Traveller's Greece

Memories of an Enchanted Land
Συγγραφέας : Thackeray, William Makepeace, 1811-1863 Lamartine, Alfonse de, 1790-1869 κ.ά. Συλλογικό έργο About, Edmond Tournefort, Joseph Pitton de Leake, Colonel William Dallam, Thomas
Φορέας : Tomkinson, John L.
Εκδότης : Anagnosis
Έτος έκδοσης : 2006
ISBN : 978-960-87186-4-7
Σελίδες : 605
Σχήμα : 24x17
Κατηγορίες : Ελλάς - Περιγραφή και ταξίδια

32.61 € 29.02 €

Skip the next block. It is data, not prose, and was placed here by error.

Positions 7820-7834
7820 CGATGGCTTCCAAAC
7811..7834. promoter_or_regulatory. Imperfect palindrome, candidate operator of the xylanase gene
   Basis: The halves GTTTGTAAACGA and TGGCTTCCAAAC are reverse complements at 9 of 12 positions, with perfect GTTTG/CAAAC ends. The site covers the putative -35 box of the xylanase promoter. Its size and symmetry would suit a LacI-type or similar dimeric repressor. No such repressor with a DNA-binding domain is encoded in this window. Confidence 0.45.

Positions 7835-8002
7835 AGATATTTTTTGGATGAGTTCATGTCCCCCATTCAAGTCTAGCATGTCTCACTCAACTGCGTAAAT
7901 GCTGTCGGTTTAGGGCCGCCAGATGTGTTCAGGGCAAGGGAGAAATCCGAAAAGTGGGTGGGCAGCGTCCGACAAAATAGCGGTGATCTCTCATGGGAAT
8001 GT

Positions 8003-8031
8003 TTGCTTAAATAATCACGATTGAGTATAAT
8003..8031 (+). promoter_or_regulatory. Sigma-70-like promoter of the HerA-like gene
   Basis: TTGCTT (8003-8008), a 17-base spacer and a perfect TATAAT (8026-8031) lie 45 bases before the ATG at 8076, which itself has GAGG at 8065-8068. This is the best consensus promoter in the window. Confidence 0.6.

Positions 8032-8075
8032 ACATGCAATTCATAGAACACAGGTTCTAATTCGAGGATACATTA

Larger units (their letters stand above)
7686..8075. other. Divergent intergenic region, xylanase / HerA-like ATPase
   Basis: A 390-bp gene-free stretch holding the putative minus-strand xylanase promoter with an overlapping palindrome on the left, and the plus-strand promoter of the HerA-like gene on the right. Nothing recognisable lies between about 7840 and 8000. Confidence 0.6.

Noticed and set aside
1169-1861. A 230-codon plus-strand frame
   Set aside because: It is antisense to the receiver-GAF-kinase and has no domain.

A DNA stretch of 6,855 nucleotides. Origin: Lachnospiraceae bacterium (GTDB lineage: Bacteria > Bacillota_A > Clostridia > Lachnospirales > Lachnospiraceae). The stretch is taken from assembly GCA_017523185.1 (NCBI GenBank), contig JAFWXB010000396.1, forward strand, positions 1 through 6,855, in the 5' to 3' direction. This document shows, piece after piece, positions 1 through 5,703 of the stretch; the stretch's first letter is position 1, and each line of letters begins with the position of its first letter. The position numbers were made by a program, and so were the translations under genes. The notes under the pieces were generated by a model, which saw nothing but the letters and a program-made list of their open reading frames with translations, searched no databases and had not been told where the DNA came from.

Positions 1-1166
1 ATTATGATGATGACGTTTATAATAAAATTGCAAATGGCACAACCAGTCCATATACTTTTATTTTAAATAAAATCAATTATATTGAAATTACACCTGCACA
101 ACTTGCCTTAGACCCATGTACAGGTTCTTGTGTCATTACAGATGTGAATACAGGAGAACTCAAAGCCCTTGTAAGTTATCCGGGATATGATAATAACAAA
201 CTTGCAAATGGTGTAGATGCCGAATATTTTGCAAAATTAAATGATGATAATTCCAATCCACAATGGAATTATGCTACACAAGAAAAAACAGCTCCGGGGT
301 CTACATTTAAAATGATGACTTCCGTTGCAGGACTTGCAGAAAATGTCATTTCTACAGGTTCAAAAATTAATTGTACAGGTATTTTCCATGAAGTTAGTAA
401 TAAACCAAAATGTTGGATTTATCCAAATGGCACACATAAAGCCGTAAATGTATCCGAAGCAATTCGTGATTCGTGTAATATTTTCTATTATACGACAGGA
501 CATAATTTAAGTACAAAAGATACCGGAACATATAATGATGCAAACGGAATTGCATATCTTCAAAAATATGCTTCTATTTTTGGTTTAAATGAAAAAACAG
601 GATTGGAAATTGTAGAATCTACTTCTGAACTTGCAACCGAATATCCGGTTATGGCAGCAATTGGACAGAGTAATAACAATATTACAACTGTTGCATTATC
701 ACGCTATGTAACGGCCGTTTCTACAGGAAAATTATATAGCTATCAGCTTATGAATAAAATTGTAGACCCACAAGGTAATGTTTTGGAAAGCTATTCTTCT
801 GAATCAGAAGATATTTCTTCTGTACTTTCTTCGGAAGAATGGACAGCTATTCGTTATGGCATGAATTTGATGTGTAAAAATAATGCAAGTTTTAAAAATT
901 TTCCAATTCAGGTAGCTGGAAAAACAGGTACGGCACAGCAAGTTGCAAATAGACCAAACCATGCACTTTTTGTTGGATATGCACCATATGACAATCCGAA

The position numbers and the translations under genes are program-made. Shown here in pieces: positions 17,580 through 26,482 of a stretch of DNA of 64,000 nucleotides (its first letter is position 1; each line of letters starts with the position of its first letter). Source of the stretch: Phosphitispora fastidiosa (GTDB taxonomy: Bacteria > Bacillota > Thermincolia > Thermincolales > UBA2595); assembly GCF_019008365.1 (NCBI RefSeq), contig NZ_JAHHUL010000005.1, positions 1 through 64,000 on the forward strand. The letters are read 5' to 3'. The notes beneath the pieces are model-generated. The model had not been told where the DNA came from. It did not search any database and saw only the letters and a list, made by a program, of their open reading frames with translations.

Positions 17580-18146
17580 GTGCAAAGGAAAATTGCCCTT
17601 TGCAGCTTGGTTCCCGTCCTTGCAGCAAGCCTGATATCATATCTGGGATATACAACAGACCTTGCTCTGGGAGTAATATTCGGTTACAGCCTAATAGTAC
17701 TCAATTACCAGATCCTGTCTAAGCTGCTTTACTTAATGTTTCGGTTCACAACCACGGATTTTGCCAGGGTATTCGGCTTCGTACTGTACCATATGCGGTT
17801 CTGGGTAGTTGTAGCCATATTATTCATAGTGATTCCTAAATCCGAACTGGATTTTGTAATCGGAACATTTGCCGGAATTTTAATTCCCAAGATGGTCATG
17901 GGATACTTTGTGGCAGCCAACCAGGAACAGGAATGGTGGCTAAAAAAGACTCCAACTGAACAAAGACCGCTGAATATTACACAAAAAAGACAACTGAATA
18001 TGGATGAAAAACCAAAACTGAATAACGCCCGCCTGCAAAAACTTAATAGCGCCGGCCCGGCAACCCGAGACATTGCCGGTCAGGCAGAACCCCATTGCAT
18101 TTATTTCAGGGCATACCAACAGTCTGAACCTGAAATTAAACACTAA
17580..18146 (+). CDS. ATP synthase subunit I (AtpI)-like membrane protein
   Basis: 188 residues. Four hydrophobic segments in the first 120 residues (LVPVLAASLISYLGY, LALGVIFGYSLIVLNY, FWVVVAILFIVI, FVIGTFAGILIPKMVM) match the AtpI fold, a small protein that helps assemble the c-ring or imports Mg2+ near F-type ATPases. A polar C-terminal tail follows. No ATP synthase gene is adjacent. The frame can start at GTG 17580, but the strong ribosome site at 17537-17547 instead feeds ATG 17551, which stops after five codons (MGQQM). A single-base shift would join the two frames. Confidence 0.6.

More than one hundred travellers record their impressions of Greece over a period of more than three centuries, and recount their experiences in an enchanted land. The extracts show the travellers, the places they visited, and those they encountered, at their best and worst. From many rare works now difficult of access, the compiler has extracted a great variety of writing, and a wide range of approaches to Greece, from the unashamedly romantic to the brutally cynical. Not merely a valuable repository of historical evidence, "Travellers' Greece" is an anthology which the non-specialist can read with pleasure from cover to cover. Travel can be both refreshing and fascinating, but it is often arduous, occasionally dangerous, and usually expensive. For this reason, many of us prefer to supplement our real-life journeys with heavy doses of armchair travel. The armchair traveller can journey in an age when there was more to travel than comparing the airport shops or the Macdonalds in different countries -in an age when to travel really was to encounter strange and exotic ways of life. For centuries Greece has drawn foreigners in quest of its history and culture. Many wrote of a world which has since passed away. Yet their accounts of what they saw and can still be enjoyed today. "Travellers' Greece" brings to the reader the pick of the best of the writings of some of these visitors to each distinctive region of this diverse and fascinating country, spanning over three centuries. Valuable historical records in their own right, these narratives are also marvellously entertaining. They depict ways of life which have passed away for ever. The also frequently betray, in the traveller himself, depths of egocentricity and prejudice which are no longer possible to educated people. Whether we admire the beauties of a vanished landscape, deplore the hard realities of lost ways of life, or smile at the smug self-absorption unwittingly revealed by the narrator, we are always engaged and entertained.

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